Several studies have since demonstrated that "good parenting" (which can come in many shapes or forms) leads to easy adaptation and coping skills in the classroom and beyond.
The relationship between the parental model and the behaviour and attitudes of the child is also well documented. Anecdotally, this research evidence is borne out by the observations of many teachers and ex-teachers (including me), which is one of the reasons why many selective schools place a high premium on an interview with the parents.
Hilary Wilce's comments (Last Word, TES, October 13) need to be taken a great deal more seriously than such observations have been in the past.
There is little evidence that the work of Douglas and his colleagues has ever been taken as seriously as it should.
What this work demonstrates is that a national initiative on parenting in the early years would yield far greater returns, both social and educational, than any amount of expansion of nursery or higher education.
The only regular support that parents of babies and young children receive comes from health visitors.
This support, which is largely, although not entirely, concerned with the physical condition of the child, gradually disappears while the child is still a baby. Helpful groups such as Parent Network and Parentlink, presumably similar to the group attended by Ms Wilce in the United States, are private organisations, and, I suspect, are likely to be attended by those who are already well aware of the effect their parenting style could have.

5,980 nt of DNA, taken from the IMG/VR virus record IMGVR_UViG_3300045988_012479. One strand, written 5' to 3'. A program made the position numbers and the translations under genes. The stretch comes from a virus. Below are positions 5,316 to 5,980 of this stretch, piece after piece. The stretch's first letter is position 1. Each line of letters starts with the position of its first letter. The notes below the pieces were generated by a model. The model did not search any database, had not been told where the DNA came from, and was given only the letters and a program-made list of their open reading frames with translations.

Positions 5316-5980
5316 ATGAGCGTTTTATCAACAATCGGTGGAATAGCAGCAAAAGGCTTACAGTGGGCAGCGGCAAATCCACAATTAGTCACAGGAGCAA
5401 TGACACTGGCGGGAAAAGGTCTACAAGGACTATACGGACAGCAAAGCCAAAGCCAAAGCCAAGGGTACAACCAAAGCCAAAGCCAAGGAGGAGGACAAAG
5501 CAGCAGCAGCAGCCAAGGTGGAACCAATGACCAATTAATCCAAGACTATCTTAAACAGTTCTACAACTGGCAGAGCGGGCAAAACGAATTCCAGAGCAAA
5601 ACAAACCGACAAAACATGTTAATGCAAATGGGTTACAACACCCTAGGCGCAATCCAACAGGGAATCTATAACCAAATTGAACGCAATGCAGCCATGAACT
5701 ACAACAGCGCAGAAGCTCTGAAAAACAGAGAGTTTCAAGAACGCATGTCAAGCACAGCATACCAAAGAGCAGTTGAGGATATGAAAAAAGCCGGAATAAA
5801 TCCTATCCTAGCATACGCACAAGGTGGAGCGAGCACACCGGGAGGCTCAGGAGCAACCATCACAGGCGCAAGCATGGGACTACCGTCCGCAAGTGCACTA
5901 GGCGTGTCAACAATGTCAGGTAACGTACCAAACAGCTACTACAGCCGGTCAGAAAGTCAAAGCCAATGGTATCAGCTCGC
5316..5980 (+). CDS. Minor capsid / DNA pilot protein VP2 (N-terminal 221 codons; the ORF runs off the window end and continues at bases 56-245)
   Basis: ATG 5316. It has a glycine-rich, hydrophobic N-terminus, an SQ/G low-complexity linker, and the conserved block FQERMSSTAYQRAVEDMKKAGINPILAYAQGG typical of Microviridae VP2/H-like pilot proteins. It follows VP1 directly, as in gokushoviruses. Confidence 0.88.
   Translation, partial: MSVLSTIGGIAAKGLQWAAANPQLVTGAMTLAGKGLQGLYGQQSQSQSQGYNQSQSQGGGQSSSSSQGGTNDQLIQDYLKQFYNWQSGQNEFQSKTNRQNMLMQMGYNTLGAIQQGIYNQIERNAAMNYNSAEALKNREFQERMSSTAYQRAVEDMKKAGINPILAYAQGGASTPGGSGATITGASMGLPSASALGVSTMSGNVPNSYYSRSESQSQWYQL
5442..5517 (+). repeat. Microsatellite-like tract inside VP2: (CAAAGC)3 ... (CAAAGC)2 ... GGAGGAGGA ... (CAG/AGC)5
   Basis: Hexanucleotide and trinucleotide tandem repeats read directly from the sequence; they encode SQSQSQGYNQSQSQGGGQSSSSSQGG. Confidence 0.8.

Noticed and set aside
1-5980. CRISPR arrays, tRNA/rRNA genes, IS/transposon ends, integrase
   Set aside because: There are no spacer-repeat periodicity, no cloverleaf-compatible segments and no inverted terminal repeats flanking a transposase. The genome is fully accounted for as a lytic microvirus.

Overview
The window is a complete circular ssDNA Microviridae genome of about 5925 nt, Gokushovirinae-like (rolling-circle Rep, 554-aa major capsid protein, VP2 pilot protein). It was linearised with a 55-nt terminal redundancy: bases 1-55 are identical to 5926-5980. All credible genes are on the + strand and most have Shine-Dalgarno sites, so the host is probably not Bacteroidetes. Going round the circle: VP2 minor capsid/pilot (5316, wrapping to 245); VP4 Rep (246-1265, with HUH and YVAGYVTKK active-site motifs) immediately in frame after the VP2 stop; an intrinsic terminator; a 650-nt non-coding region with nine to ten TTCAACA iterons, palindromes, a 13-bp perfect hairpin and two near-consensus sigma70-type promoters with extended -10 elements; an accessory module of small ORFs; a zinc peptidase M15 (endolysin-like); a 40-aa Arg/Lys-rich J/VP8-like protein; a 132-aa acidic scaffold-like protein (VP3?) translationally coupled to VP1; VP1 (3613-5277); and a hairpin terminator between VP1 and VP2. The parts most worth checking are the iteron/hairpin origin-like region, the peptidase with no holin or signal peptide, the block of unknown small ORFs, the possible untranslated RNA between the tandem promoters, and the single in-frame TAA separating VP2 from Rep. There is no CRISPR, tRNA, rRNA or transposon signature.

Clearly, given what adults consider their "rights", any attempt to influence parenting styles would have to be dealt with incredible delicacy, an attribute not often apparent in politicians. Yet if social and educational problems are not properly tackled in the years before the child is five, pronouncements by politicians about improvements in standards of education and social behaviour will remain in their ancestral home - the realm of rhetoric.
JULIET SOLOMON 2 Elms Avenue London N10.